Mr Speaker, before I make the contribution, I would want to reiterate some points made early on, on how this House should treat the reports of the Public Accounts Committee.
Mr Speaker, most of our sittings are in public and they do generate a lot of excitement from the media and the public. But what we do is to only bring our reports to the plenary here. The realisation is that after all the excitements generated there, when we come here, the report are carried out as business as usual and they do not generate the kind of interest that is expected to be generated because this is sensitive and it is on public accounts.
So, it is my hope that this House will, like an Hon Member did suggest the last time, set aside special days when we will consider the reports of the Public Accounts Committee, so that we can bring to bear on the debate here all the importance that we attach to the Public Accounts Committee's reports.
Mr Speaker, on the issue of the Ramsar
sites, I find it sad that this country has a rather poor approach to the management of its most important assets, which are natural resources-- land and other resources in and below the land. Mr Speaker, Ramsar sites are not something strange. It is only an adoption by the United Nations that certain wetlands are of national or international importance.
But quite apart from that, we do know that wetlands, big or small in this country are of national importance. And even without the intervention of the United Nations, we as a country should find ways to properly manage our natural resources. If it does happen that until a funding agency comes in and when that funding agency leaves, we do not continue to do what somebody has proposed, we do to our own natural resources, it is a sad day.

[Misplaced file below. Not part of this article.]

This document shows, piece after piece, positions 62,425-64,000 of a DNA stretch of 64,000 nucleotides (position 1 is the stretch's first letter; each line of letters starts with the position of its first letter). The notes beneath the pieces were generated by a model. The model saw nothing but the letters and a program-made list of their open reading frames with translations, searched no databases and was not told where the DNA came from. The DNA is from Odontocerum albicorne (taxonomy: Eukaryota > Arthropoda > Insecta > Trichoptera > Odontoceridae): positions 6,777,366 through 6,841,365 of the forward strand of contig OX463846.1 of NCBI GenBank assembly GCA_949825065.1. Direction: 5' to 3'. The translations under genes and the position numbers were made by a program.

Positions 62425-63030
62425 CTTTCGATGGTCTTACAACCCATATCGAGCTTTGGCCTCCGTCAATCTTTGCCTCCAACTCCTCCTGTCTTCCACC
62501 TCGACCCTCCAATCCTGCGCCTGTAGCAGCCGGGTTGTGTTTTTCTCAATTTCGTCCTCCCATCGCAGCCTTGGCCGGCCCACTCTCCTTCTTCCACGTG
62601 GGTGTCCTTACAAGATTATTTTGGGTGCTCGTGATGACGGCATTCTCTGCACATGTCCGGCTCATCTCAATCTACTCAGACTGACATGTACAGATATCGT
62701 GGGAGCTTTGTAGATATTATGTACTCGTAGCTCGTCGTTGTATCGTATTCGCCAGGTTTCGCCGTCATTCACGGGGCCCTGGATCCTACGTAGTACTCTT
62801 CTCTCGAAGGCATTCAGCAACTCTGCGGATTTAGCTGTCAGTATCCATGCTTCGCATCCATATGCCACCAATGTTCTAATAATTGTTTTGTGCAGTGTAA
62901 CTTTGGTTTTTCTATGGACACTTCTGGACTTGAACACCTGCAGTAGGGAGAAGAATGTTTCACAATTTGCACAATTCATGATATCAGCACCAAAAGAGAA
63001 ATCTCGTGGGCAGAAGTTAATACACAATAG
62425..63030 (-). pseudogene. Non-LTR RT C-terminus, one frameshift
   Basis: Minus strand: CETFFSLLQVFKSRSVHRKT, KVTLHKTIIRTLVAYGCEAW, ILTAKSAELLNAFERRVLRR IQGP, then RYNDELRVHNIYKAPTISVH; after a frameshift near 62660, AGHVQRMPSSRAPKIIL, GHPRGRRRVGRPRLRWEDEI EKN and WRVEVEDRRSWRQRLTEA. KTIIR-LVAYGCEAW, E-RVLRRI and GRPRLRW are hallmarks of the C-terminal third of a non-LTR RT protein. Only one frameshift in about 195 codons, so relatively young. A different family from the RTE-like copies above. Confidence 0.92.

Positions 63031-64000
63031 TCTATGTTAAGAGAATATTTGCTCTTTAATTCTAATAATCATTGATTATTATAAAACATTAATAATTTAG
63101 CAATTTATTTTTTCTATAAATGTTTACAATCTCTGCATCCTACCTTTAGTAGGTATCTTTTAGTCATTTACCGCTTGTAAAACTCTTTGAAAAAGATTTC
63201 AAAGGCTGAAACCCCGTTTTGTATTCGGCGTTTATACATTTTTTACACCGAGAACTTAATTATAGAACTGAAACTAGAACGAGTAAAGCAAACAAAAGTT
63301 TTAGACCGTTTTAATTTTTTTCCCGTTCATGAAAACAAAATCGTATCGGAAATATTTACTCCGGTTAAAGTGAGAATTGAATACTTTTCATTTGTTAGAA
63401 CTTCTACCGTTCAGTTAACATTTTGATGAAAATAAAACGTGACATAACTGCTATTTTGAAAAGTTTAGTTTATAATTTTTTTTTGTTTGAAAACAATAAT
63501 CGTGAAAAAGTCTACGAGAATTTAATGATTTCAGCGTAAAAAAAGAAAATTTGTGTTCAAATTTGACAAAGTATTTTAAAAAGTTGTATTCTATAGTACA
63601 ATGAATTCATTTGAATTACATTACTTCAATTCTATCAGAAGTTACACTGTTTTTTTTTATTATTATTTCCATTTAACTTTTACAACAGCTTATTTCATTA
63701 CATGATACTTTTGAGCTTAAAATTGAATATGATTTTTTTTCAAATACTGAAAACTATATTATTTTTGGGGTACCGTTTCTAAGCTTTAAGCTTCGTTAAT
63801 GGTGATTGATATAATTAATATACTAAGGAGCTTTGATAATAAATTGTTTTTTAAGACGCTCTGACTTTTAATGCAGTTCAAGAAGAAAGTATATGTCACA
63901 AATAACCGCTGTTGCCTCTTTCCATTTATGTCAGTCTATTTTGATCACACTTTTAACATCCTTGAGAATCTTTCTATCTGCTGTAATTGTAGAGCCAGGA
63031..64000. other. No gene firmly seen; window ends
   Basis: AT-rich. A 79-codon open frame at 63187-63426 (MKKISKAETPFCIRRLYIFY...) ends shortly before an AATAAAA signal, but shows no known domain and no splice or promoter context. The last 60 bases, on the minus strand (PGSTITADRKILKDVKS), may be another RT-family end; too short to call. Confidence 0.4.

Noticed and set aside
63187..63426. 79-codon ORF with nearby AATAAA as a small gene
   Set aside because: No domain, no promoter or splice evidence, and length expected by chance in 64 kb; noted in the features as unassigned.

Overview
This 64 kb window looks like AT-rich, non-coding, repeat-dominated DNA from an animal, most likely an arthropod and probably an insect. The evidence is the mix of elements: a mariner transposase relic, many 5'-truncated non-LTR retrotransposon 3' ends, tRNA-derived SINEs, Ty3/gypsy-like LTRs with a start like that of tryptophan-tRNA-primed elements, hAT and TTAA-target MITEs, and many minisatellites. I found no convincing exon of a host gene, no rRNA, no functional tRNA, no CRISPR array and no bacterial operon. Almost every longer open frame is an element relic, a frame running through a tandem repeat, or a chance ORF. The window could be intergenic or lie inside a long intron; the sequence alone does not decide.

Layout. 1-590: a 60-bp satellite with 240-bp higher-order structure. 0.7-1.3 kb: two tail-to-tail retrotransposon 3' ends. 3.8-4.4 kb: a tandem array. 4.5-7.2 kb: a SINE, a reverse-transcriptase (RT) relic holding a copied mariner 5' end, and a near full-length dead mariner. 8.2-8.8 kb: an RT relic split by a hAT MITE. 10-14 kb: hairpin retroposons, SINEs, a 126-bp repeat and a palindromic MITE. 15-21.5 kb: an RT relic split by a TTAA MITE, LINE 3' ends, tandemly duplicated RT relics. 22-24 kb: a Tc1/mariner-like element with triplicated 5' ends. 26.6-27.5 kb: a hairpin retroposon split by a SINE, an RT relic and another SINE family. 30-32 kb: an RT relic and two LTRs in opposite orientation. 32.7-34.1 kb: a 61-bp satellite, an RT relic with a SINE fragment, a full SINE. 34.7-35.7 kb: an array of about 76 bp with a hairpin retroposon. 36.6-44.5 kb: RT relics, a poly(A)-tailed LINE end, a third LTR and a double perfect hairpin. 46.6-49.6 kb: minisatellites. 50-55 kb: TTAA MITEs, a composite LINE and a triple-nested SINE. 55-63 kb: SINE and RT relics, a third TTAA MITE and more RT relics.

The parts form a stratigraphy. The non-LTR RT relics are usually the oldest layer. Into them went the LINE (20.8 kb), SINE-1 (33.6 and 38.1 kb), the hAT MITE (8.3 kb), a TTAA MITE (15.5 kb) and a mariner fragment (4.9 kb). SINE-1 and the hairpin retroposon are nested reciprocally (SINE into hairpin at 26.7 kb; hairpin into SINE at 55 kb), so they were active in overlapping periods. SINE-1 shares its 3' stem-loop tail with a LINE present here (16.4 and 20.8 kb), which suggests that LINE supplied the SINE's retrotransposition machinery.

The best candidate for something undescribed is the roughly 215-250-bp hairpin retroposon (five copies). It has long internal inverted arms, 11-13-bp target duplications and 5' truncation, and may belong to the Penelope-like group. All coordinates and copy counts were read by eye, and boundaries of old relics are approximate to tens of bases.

Mr Speaker, quite apart from the ones we know, Weija and the other popular ones, there are a lot of wetlands here that are being mismanaged to the extent that even in our villages, the preferred dumping sites for refuse are wetlands. Back in the old days, wetlands in our villages and towns were the direct responsibility of the chiefs because we knew that they were very, very important, even far more important than dry land.
The wetlands are the transition between dry land and our natural water reserves. They form an ecosystem which is very important to our continuing survival as a people. We do not need somebody to come out and bring us money before we do realise that we need to manage our wetlands properly.
Today, when you go to the Weija wetlands, just behind the Mallam Market, it is an eyesore. Again, the rate at which people are rushing just to fill wetlands so that they can build, is unprecedented. I think the time has come, Mr Speaker, when this Parliament must impress upon the Executive, to have a special body to
take care of our wetlands because if you put them together, they form almost a quarter of our natural resource base in this country.
So, to allow the WD, which apart from the wetlands, has also the mandate to look at our forests and then our other wildlife, is to belittle the problem facing us. The fact really is that, there is very little attention paid to that aspect of their work. WD is more interested in the forest resources and the wildlife resources and they pay very little attention to wetlands. Otherwise, I cannot see a situation where even District Assemblies have chosen to use wetlands as their dumping ground for refuse. I think this country must wake up.
When you travel round the country, you can only be sad about the sort of things you see and then cry for generations yet unborn. What are we leaving for them? It is about time we had stringent laws to make sure that nobody can dump in wetlands. People are building very close to rivers and water bodies and we all sit down, even including District Assemblies who have the responsibility to manage these resources.
Mr Speaker, I think we need to have a better forum or a higher forum to press this home, otherwise, the future of this country, the future of our modern generation is at risk. We are not paying enough attention to wetlands.
Mr Speaker, with this, I support the Motion.
Deputy Minister for Lands and Natural Resources (Henry F. Kamel) (MP): Mr Speaker, I thank you for the opportunity to contribute to the Motion.
I would like to start by thanking the Public Accounts Committee, which is your committee for the good work that they have done. If one goes through the recommendations, one would realise that they have deliberated very extensively on